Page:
This is a three-part perspective on a single work of art: Edward Savage’s The Washington Family (1789–96). Mia L. Bagneris’s essay places this painting alongside other images of George Washington with African diasporic subjects from the eighteenth century to the present to illuminate how the iconic image of the founding father—upheld as a symbol of the values of the nation itself—was and is inextricably bound up in White supremacy and anti-Blackness. Jennifer Van Horn’s analysis is cartographic in focus, situating the painting in relation to geographic debates about slavery and the racialized contest over mobility in light of the relocation of the enslaved person depicted, and in relation to a second version of the image displayed at Henry Clay’s Kentucky plantation. Jennifer Germann uncovers the hidden history of the painting’s London creation to explore Savage’s choice of the enslaved attendant portrait format, and his selection of free Black model John Riley, amidst the uncertainty surrounding the portrayal of Black figures in the 1780s and 1790s. She elucidates how disremembering has obscured John Riley as well as historical Black subjects in American art more broadly.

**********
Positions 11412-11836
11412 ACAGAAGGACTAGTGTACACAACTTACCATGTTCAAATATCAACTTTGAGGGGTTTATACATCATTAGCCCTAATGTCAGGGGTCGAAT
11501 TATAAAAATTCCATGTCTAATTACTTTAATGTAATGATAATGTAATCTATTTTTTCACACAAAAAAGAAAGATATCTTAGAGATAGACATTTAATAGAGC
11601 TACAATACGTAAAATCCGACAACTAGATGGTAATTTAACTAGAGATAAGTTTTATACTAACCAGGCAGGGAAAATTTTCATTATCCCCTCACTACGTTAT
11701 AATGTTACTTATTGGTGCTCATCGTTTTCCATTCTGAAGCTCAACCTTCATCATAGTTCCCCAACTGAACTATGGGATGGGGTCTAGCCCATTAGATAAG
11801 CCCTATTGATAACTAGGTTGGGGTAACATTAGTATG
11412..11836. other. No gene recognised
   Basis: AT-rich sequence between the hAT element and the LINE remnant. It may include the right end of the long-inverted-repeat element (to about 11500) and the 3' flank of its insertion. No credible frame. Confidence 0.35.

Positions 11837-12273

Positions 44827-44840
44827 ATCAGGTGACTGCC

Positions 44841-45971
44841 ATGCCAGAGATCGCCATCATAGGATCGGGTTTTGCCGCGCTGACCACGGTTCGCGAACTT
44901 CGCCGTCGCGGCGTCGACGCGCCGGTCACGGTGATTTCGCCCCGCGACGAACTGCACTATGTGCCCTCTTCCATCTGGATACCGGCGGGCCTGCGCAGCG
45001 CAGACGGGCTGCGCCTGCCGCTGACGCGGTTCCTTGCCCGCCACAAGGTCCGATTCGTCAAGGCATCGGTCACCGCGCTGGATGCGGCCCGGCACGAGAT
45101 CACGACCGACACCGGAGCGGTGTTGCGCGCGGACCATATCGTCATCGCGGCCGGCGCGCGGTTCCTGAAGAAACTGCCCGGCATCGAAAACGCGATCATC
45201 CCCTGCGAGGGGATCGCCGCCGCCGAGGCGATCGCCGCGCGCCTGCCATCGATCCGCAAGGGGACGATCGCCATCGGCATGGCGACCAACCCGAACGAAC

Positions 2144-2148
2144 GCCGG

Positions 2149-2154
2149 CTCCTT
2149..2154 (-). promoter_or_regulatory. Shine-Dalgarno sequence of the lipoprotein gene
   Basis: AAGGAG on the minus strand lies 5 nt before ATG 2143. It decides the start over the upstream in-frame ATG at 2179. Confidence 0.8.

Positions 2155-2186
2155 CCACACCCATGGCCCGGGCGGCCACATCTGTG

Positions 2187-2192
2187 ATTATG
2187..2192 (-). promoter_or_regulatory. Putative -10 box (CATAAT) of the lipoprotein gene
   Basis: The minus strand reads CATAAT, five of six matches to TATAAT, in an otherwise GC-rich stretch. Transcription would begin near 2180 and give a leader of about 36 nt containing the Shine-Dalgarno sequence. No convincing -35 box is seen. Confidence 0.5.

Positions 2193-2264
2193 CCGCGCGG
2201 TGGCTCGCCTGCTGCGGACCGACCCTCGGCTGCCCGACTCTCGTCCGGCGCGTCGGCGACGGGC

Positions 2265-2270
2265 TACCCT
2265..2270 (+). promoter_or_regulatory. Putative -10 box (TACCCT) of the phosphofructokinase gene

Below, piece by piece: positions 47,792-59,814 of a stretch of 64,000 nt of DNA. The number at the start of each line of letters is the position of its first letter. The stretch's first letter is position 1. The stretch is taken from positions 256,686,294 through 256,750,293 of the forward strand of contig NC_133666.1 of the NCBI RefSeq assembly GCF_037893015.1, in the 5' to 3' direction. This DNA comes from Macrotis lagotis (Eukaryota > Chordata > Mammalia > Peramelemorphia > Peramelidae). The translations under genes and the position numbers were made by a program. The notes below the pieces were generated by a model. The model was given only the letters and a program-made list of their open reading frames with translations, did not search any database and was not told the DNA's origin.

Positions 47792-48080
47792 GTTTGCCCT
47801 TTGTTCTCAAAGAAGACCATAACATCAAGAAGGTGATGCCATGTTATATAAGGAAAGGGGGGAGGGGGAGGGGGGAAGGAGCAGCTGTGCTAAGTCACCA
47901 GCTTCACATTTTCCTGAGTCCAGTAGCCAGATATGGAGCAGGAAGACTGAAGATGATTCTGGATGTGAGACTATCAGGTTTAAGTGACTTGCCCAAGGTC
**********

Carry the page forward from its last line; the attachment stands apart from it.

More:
Admirers of John Ruskin founded the Association for the Advancement of Truth in Art, a short-lived but influential art and political reform movement active from 1863 to 1865. With a stated mission promulgated by a house organ called the New Path, the group’s artists, architects and critics claimed to constitute an art movement. They were bound by formal membership, and all espoused dedication to Ruskin’s medievalism and credo of “truth to nature.”
This commitment earned the artists recognition as American Pre-Raphaelites. Their paintings were touted by the New Path as vibrant agents of reform yet were also negatively critiqued for rejecting post-Renaissance illusionism, embracing instead seemingly retrogressive models found in the early Italian paintings. Two collections of early Italian paintings were also on view in New York during the 1860s. These received largely negative popular reception, a response extended to the paintings of the American Pre-Raphaelites. Ironically, these collections introduced American audiences to the early history of Western European painting, ultimately introducing the discipline of art history in the United States.